He also refers to crazy diets that don’t work. I’ll have to agree with him in that as long as we think of a diet in terms of it having a start date and an end date, they will not work. Plain and simple. If you do something in order to achieve a goal and after you have achieved that goal you go back to doing what you did before you started, your result will falter away. Think of diet as a way of eating for the rest of your days and when you stick to that diet you will have results for the rest of your life.

Back to the “fat comment”. There were callers who took it the wrong way and got offended by it. Obviously, that was to be expected when you just point your finger and call somebody fat. You wouldn’t do it walking down the street, or for that matter sitting at a fast-food restaurant (notice that the author of the article didn’t do it at Jungle Jim’s and “waited” until he was able to put it on paper) so why would anybody put it in writing in a travel piece for New York Times? Well, in my opinion the author did not try to deliberately offend anybody. I don’t even think that he realized anybody in Newfoundland would make an effort to read his article. If he had wanted to purposefully offend Newfoundlanders he would have spent more time writing about it. Now, could he have used different language to make this unfortunate comment? Certainly! And he probably realized it by now (that is if he had heard of the uproar it created). Just as he never voiced his opinion in the restaurant by pointing his finger at every person in there saying to them:  “You are fat”, the same way he shouldn’t have used the F-word in his article. Period. Other than that, he simply stated the obvious. Newfoundlanders do have a high obesity rate.

As far as CrassTalk goes, I was pleasantly surprised that among all the callers that expressed their disapproval Karl Ove Knausgaard’s fat comment, there were those who took the comment for what it is. An observation of a problem. What’s more, those callers did recognize that the problem should be fixed by fixing our eating habits! One person pointed out that the problem lies in the fact that our eating schedule is conductive to putting on weight. He said: “We skip breakfast, then eat out for lunch and our biggest meal comes late at night and instead we should eat Breakfast like a King, Lunch like a Prince and Dine like a Pauper”. I couldn’t agree more! It only makes sense (especially if you are not extremely physically active) to eat the least amount of food before the night, after all you will be sleeping.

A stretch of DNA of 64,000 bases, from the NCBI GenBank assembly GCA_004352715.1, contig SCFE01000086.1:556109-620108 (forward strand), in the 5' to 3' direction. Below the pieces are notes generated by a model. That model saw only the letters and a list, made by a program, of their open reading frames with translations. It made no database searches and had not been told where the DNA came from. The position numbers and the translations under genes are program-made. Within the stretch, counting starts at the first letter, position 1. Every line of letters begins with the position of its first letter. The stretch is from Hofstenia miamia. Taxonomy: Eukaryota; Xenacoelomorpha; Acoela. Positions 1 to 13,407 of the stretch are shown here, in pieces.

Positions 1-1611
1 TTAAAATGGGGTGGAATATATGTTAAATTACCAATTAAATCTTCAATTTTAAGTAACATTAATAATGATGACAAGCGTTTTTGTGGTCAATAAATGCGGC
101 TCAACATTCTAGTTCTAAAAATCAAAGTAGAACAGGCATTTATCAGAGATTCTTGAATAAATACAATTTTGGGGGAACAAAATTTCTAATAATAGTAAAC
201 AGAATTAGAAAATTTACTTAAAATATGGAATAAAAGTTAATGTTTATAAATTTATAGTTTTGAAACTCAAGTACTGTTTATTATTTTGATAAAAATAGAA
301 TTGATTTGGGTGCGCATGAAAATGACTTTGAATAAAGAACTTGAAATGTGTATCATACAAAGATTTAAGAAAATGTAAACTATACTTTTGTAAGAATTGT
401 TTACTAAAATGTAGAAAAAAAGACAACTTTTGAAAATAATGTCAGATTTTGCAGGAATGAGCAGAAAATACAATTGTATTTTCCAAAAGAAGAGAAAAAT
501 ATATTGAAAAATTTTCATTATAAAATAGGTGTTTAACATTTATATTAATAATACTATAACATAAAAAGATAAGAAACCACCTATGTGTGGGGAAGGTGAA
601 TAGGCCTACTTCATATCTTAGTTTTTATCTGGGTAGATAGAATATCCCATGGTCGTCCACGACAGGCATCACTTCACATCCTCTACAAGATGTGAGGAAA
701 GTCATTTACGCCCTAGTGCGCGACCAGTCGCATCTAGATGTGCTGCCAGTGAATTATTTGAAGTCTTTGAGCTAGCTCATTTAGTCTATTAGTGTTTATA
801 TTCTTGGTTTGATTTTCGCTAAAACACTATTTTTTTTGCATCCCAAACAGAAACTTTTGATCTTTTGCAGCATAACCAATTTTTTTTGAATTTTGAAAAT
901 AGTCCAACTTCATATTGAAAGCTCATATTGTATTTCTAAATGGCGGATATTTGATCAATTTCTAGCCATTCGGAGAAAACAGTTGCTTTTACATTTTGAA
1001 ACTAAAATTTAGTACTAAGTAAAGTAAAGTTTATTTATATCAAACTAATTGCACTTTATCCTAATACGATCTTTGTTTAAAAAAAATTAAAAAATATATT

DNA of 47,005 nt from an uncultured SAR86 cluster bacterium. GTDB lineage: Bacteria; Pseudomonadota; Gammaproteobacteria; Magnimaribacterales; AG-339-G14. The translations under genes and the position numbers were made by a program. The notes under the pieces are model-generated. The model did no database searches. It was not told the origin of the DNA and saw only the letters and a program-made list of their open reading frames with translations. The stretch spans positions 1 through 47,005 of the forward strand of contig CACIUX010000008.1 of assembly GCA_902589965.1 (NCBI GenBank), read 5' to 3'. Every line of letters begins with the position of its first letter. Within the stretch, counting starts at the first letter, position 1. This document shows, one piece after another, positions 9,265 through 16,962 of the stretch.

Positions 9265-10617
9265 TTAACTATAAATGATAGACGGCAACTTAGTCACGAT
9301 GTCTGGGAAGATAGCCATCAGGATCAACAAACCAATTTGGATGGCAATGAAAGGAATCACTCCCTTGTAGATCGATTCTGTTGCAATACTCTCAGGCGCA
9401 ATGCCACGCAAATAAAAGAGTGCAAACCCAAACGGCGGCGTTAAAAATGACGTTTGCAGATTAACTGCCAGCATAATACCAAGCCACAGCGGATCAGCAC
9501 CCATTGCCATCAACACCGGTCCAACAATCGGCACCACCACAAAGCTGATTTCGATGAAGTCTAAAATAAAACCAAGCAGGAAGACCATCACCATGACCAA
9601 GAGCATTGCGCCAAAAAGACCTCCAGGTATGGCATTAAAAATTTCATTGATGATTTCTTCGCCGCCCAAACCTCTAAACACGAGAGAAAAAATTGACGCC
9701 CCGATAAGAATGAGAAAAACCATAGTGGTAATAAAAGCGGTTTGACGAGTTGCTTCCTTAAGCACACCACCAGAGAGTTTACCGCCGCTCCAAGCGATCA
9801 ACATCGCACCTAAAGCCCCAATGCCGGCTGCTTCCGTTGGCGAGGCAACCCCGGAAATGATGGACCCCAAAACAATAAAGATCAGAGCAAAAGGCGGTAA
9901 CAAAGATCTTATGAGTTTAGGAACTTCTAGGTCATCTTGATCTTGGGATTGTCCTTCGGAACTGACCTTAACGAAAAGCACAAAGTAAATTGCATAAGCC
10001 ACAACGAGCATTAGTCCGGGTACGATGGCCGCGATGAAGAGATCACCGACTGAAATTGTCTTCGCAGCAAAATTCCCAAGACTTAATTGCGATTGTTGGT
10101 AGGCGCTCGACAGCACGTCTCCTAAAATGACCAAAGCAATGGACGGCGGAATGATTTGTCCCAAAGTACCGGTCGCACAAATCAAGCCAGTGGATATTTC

Another caller, also said that we need to hear it from somebody else and that there is no need for sugarcoating it. I don’t think we need to hear it quite as harshly, but I do know that when being told the truth we might be able to look introspectively to see if there is any validity to what we are being told. It’s like looking at a picture of yourself that you don’t recognize anymore, I know that I certainly wake up with increased purpose to fix it when I look at a picture of me as a former fat self.

In my opinion, we should use this comment to our best advantage. Now, wether or not this will happen I’m not sure. I’m not sure that there is enough conviction and will to change collectively. Many of us either don’t care or don’t want to sacrifice a constant candy in their mouths for better health and a smaller pant size. But there certainly are individuals who given the right tools and encouragement will turn their lives around.